UK sewer worker kicks up stink over health and safety dismissal

In Newbound –v- Thames Water the Court of Appeal has recently upheld the ruling of the Employment Tribunal that Mr Newbound had been unfairly dismissed for gross misconduct despite his breaching company health and safety rules. The case highlights the difficulties faced by employers trying to enforce compliance with new health and safety procedures, but … Continue Reading

Ruby waxes lyrical (but misguided) on mental health disclosures

Ruby Wax is a well-known and respected campaigner for mental health issues.  Imagine my surprise, therefore, to open my Times Online (behind a paywall) this week to the headline “Don’t tell your boss if you’re mentally ill, Ruby Wax advises“. I was sure that this was the Times Online taking a quotation out of context to … Continue Reading

Is the UK’s Fit for Work scheme fit for purpose?

Time for a quick look at the Guidance issued by the Department of Work & Pensions on the new Fit for Work (FfW) Scheme https://www.gov.uk/government/collections/fit-for-work-guidance. There are two ways of looking at this.  First, that the Guidance is a gallant attempt to explain in simple terms how this Scheme may (I use the word advisedly) … Continue Reading

Private lives v saving lives: privacy intrusions of little consequence when drug testing

There has been a long running battle in Australia about whether an employer, when testing for drug use, can ask employees to provide a urine sample. Many unions have resisted the introduction of urine testing, arguing that saliva testing is sufficient and, as such, the process of sampling urine is an unjustified invasion of privacy. … Continue Reading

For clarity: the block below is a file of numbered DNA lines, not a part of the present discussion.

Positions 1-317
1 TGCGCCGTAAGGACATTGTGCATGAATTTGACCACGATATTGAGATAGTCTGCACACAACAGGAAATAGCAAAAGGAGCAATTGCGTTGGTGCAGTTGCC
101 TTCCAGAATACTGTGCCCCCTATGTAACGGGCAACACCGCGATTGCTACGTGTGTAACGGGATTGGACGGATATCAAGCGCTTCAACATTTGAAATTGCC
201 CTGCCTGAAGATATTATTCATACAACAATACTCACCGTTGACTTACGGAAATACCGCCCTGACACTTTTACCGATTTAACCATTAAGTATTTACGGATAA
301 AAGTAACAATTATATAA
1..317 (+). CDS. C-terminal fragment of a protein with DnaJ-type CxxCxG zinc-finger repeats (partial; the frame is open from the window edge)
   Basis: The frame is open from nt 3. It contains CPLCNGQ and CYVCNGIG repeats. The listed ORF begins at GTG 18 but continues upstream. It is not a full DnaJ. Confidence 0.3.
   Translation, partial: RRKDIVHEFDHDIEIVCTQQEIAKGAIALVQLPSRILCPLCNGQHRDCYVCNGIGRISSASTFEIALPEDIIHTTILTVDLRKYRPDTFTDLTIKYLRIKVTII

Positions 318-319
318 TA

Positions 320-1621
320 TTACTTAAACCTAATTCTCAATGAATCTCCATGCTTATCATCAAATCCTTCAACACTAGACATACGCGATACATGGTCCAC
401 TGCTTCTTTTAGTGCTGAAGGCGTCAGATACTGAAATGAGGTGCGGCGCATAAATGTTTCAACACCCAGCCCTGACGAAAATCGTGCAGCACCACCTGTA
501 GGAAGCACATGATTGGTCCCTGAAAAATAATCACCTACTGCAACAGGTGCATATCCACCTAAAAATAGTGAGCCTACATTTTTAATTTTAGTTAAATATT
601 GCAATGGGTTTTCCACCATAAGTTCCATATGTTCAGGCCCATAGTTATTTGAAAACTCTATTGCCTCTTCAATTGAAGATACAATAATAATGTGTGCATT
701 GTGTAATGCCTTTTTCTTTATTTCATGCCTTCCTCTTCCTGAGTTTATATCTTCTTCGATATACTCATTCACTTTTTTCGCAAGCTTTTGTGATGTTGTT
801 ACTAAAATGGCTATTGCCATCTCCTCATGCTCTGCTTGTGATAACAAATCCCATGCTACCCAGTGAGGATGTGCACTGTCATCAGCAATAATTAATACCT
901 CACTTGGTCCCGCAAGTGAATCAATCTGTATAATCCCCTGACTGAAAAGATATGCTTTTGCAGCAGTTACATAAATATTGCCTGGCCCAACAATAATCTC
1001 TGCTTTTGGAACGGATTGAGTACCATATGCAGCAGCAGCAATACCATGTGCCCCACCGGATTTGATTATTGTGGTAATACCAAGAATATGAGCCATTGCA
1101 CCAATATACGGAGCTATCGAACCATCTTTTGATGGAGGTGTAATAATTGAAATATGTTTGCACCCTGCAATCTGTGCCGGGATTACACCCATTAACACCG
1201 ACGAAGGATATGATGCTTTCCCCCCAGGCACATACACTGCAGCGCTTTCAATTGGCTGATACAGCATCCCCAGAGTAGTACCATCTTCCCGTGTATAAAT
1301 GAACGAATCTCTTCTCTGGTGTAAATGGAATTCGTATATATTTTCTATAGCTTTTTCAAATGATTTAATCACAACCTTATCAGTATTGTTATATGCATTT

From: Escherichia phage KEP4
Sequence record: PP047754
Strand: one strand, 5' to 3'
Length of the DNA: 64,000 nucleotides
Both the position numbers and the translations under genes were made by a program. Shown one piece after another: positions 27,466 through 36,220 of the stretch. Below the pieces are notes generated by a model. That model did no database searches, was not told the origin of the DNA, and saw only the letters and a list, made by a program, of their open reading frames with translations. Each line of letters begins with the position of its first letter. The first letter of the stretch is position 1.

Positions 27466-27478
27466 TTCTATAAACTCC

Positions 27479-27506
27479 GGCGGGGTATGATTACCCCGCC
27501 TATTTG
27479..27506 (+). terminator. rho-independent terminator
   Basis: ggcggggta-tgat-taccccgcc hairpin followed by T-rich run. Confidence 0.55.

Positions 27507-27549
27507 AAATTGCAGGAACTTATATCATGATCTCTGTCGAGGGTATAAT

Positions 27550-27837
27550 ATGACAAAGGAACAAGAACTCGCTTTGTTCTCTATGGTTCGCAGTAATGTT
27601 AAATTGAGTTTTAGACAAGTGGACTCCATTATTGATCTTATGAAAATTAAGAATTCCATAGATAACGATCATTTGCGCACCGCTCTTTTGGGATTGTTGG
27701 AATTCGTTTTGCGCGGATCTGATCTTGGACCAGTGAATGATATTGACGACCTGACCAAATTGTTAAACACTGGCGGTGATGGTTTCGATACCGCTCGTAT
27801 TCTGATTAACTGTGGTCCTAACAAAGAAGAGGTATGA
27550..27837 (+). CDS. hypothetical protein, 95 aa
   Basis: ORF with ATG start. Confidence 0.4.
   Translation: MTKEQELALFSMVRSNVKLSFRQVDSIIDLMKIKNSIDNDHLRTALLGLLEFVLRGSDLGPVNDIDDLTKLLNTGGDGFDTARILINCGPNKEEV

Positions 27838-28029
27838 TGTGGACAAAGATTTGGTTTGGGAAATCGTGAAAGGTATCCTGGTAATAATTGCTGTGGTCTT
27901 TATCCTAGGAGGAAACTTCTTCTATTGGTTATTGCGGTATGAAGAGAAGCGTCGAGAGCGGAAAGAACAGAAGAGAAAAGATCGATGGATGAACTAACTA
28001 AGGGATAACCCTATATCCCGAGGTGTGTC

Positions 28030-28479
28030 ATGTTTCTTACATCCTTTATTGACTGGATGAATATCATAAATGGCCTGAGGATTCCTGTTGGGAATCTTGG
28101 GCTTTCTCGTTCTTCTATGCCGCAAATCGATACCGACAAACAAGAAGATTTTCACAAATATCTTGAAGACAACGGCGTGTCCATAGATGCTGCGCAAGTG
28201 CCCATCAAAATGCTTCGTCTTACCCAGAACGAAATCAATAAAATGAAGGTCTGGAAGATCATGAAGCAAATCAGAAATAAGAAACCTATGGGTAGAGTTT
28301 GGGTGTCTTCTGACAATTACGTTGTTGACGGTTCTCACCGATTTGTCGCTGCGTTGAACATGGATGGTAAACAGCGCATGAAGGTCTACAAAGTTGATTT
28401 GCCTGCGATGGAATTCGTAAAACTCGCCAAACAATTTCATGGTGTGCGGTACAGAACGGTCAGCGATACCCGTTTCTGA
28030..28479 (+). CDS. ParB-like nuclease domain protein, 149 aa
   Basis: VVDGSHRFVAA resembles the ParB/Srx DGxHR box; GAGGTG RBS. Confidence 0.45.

UK High Court gives useful recap on liability for stress-induced psychiatric illness in the workplace (Part 3)

In the first two parts of this series (part 1, part 2) we looked at how the Courts still regard the 2002 judgment in Hatton –v- Sutherland as the definitive statement on the law for liability for stress-induced psychiatric injury in the workplace.  However, although still commanding respect in relation to breach of duty and … Continue Reading

UK High Court gives useful recap on liability for stress-induced psychiatric illness in the workplace (Part 2)

In Part 1 of this piece https://www.employmentlawworldview.com/uk-high-court-gives-useful-recap-on-liability-for-stress-induced-psychiatric-illness-in-the-workplace-part-1/ we considered the requirement of foreseeability as a condition of establishing an employer’s liability for stress-related psychiatric harm.  Here we look at the other main ingredient, a breach of duty by the employer. It is not enough that an employee’s illness is as a matter of medical fact … Continue Reading

Federal Appeals Court says No ADA Violation In Denying Worker’s Request to Telecommute

From Lauren Kuley via Squire Patton Boggs’ Sixth Circuit Appellate Blog: On April 10, the Sixth Circuit issued a significant decision on telecommuting accommodations for disabled employees.  In EEOC v. Ford Motor Co., a divided en banc Sixth Circuit affirmed summary judgment for Ford on claims brought under the Americans with Disabilities Act by the Equal Employment Opportunity … Continue Reading

Finally the plight of pregnant workers across Australia is acknowledged – morning sickness is a recognised disability!

In the aftermath of International Womens’ Day, the history books were once again re-written when the Victorian Civil and Administrative Tribunal classified a pregnant worker’s severe morning sickness as a disability under the Equal Opportunity Act 2010 (Vic). Ms Bevilacqua was a full time Sales Consultant at a Telstra store up until October 2013 when … Continue Reading

UK High Court gives useful recap on liability for stress-induced psychiatric illness in the workplace (Part 1)

Every so often, there comes along a case which becomes the new baseline by which decisions in a particular field are made.  In relation to employer liability for psychiatric illness caused by workplace stress, that case is Hatton -v- Sutherland in 2002, still going strong after 13 years and most recently upheld by the High … Continue Reading